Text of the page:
Sunday visitors up as more maids get rest days

Sunday visitors up as more maids get rest days
A crowd mostly having picnics in their own groups opposite Lucky Plaza at Tong Building on a recent Sunday. As more maids get days off, traditional hang-outs like Lucky Plaza and City Plaza are getting more crowded on Sundays. But some businesses say this is not translating into higher returns.

Popular hang-outs for maids have become more crowded over the past year, as more domestic helpers get days off.

Maids and business owners told The Straits Times that Lucky Plaza and City Plaza are seeing more Sunday visitors in recent months, as are other open spaces.

"Last time, only the front of City Plaza was crowded; now, all the sides are too," said Ms Kuswati, an Indonesian maid who goes by only one name. She meets friends at the shopping mall in Paya Lebar on Sundays.

She has lived in Singapore since 2008 but started getting weekly rest days only after her contract was renewed this month.

A rule mandating one day off every week or payment in lieu kicked in a year ago and applies to all new and renewed maid contracts.

Ms Maricel Cabauatan, 31, said that the queues to remit money at Lucky Plaza have also become longer since the start of this year - from two or three hours, to four.

"It's very difficult to walk around," added the Filipino maid who has worked here for seven years. "If you stay there for the whole day, you will feel very tired."

Shop assistant Alvie Tagbar, who works at one of the many convenience stores in Lucky Plaza, said: "Sometimes when I don't have stock and need to go upstairs to get more, I have to squeeze past people."

As the crowds grow, other places like parks and beaches - where people can gather without spending money - are catching the overflow.

For example, more maids are heading to the Botanic Gardens for picnics and birthday parties. The Gardens' director Nigel Taylor said he noticed this trend picking up in the last two years.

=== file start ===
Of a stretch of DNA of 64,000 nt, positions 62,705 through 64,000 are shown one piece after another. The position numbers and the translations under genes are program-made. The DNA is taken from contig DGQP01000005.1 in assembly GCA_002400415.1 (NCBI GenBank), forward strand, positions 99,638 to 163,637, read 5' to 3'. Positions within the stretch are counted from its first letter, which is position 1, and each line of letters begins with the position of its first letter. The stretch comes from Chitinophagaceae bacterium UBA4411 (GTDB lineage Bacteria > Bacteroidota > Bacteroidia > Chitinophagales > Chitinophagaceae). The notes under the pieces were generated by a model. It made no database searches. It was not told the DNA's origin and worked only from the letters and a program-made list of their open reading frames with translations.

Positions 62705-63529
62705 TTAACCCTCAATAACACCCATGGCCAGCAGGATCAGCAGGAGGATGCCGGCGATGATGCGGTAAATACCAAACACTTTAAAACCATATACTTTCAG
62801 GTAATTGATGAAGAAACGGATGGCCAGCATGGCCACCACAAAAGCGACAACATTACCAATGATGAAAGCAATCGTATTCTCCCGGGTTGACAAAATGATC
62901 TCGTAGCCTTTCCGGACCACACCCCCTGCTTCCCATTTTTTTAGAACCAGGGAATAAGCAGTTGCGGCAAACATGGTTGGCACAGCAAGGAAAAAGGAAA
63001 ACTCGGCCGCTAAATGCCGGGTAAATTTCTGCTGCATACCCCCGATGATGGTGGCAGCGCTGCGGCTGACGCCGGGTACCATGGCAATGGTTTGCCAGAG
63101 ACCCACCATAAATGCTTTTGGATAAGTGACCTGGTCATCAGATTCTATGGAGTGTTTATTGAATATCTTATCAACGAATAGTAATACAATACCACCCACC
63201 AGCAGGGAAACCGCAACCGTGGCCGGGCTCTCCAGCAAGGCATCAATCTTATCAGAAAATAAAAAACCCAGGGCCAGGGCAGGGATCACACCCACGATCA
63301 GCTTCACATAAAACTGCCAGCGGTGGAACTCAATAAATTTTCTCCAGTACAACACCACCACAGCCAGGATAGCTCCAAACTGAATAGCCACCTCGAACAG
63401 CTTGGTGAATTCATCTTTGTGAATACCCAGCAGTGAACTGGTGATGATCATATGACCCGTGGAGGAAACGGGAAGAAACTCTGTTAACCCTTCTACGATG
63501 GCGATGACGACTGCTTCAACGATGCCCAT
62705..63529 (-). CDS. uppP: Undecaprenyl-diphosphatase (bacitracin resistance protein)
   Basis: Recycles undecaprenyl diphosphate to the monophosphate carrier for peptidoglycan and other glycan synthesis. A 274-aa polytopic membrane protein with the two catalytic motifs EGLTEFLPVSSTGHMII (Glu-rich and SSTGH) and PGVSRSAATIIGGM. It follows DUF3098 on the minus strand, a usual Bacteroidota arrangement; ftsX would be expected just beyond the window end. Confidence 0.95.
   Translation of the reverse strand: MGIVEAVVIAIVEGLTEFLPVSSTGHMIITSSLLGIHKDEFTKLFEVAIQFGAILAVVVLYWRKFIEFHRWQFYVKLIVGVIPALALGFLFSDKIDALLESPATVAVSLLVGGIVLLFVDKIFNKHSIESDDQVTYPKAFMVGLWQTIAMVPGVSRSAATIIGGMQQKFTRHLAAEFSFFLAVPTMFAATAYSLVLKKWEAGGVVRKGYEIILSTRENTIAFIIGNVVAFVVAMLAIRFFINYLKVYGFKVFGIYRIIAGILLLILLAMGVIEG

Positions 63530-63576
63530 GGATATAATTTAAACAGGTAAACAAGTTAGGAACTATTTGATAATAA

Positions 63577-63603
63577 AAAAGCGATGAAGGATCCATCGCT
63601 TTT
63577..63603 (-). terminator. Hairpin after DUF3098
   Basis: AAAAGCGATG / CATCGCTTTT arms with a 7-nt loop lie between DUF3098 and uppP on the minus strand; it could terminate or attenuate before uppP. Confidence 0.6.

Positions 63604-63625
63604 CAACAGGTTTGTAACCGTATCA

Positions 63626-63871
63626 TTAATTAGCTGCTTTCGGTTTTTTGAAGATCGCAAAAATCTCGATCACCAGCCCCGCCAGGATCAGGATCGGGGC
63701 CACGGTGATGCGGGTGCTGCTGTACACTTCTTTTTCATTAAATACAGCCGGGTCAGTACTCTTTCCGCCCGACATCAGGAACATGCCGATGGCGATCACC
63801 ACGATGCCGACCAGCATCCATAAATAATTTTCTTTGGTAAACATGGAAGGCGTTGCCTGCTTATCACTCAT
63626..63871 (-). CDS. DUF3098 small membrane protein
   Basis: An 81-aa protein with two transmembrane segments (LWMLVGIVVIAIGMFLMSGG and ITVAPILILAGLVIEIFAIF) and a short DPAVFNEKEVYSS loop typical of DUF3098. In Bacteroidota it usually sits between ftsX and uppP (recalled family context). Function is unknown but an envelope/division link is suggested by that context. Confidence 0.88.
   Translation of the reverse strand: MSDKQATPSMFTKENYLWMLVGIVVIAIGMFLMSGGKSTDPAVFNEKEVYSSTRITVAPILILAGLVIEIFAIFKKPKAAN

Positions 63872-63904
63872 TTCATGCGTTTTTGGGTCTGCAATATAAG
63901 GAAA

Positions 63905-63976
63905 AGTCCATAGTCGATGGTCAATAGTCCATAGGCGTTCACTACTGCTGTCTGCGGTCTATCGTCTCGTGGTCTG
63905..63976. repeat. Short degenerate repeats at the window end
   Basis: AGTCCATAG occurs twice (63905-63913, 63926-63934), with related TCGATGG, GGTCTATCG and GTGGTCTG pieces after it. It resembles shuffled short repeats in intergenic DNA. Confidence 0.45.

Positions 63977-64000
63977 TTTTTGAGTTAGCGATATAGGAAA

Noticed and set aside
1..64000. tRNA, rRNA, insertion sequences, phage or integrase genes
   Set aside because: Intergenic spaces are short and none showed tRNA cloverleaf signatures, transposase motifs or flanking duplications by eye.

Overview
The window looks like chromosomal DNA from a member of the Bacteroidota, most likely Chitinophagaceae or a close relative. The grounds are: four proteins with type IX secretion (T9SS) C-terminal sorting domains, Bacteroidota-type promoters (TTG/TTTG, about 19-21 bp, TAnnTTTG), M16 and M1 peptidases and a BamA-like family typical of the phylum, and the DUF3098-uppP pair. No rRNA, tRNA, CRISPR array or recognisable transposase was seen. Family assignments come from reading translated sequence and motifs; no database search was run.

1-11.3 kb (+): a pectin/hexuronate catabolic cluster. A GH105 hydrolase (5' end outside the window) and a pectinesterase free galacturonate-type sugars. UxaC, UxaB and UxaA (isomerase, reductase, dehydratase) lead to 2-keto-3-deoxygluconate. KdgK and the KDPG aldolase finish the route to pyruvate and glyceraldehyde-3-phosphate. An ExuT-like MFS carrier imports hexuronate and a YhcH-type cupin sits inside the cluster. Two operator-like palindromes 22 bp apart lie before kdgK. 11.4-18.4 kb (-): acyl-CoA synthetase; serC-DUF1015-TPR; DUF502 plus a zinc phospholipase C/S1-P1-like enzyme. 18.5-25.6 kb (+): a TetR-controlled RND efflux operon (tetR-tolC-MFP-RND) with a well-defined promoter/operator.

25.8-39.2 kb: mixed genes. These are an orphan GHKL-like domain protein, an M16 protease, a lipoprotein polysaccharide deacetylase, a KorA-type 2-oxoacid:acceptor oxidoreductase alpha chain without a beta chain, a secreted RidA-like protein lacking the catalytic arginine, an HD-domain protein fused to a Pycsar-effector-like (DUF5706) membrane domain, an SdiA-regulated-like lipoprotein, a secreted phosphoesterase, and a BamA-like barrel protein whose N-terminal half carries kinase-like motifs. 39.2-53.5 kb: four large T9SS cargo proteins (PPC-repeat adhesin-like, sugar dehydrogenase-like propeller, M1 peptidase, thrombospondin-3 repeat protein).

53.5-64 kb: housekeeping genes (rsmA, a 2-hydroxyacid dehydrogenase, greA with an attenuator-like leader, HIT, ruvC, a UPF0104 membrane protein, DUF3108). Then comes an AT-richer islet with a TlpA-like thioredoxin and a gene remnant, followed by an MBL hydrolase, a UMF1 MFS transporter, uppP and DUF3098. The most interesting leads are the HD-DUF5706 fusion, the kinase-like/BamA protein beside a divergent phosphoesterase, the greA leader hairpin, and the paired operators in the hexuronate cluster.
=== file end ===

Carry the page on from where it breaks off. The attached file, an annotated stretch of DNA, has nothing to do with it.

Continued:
"It's been happening on such a scale that the picnicking has overflowed onto the paths and occupies public buildings to the scale of excluding other people," he said.

To cope, the Botanic Gardens encourages maids to have picnics on the lawns. "When we tell them they shouldn't picnic exclusively in the shelter, they move, no argument," he added.

In Sentosa, the pleasure island's management said that the number of maids visiting Sentosa on Sundays "has been pretty consistent through the years", probably due to the opening of more spaces islandwide where they can enjoy themselves.

But the higher footfall is not translating into higher returns for some businesses.

At City Plaza, shipping service Valutaayu-Yan Cargo said that although there are more maids, they are also younger and do not have as many items to send home. Costlier rent and stiffer competition have eaten into sales, said Mrs Dhayalyn Koh, manager of convenience shop Negrosanon Trading, which has been at Lucky Plaza for 14 years.

In Peninsula Plaza, where betel nuts and Myanmar food attract maids and workers, traffic has actually waned in recent years. Internet cafe owner Tang Kok Eng puts it down to the tightening of labour laws that has made it harder for workers to get work passes renewed.

"The levies are higher now," he said. "People also can get Internet on their phones so maybe they don't need to come here."

Shoppers like Ms Gladys Tan, 23, said the sea of people does not bother them. "They are usually outside the mall having picnics so it's quite a normal crowd inside," said the public servant, who visits a salon at City Plaza around once a month.

Some maids, like Ms Holymar Loremia, 40, choose to avoid the crowds altogether.

The Filipina, who has worked in Singapore for seven years, was at Gardens by the Bay on a recent Sunday having lunch with a friend.

"We prefer to come here because it's less crowded and more peaceful," she said.

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